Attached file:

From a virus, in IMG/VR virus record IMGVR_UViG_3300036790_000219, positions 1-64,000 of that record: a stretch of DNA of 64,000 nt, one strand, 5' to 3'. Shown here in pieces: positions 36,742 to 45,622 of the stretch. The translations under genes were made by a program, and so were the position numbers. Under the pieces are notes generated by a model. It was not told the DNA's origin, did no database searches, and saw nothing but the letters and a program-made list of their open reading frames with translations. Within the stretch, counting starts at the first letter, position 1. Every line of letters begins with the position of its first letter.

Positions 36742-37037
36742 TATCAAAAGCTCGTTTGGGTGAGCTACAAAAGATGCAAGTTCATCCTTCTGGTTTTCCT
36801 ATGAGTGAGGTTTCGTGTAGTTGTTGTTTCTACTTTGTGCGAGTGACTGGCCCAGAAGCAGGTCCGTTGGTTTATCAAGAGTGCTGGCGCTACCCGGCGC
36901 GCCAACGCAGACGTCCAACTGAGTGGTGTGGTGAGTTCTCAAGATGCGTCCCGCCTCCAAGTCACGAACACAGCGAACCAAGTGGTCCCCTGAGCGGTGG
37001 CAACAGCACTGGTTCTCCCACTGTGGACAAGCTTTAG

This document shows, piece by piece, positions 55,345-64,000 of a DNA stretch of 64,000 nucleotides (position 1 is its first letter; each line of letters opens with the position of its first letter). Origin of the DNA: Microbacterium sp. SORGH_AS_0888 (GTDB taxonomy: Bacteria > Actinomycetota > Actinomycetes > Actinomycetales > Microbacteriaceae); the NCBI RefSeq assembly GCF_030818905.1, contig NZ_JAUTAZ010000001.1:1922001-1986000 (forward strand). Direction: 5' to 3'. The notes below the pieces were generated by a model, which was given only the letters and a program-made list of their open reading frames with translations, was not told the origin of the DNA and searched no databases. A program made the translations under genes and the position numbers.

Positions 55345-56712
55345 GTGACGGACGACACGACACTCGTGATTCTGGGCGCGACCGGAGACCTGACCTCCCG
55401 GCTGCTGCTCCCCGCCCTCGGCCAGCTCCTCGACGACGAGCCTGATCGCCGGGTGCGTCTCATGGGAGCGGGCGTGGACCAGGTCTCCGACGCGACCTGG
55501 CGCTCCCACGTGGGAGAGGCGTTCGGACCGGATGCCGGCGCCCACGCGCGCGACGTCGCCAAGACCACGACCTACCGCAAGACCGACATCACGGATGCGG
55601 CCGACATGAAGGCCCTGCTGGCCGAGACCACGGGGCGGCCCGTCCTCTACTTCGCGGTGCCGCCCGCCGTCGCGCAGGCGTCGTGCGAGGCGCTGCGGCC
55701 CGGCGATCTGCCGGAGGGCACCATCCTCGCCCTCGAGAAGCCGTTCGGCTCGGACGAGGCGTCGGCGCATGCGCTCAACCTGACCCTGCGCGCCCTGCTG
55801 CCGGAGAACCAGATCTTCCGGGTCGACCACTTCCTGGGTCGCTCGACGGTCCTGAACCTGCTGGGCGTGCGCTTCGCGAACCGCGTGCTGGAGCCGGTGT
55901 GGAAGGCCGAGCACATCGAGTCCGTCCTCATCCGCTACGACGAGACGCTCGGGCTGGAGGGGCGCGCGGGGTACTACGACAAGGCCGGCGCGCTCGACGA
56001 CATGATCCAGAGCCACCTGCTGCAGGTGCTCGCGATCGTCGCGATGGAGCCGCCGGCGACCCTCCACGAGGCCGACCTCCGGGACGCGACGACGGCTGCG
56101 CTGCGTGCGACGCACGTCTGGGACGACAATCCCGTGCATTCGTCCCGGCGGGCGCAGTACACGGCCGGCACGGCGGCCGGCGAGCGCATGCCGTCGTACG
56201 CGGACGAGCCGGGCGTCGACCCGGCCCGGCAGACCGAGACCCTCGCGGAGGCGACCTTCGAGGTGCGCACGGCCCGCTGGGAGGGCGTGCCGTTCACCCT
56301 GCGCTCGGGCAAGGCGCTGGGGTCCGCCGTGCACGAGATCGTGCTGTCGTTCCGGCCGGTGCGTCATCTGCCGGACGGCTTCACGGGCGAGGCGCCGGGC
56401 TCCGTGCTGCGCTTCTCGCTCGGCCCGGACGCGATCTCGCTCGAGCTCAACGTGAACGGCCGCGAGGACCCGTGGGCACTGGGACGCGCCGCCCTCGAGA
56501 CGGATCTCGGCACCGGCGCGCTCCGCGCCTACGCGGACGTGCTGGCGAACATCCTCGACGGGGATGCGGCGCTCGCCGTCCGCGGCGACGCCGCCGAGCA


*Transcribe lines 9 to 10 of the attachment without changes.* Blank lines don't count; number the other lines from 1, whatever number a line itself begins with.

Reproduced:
55345 GTGACGGACGACACGACACTCGTGATTCTGGGCGCGACCGGAGACCTGACCTCCCG
55401 GCTGCTGCTCCCCGCCCTCGGCCAGCTCCTCGACGACGAGCCTGATCGCCGGGTGCGTCTCATGGGAGCGGGCGTGGACCAGGTCTCCGACGCGACCTGG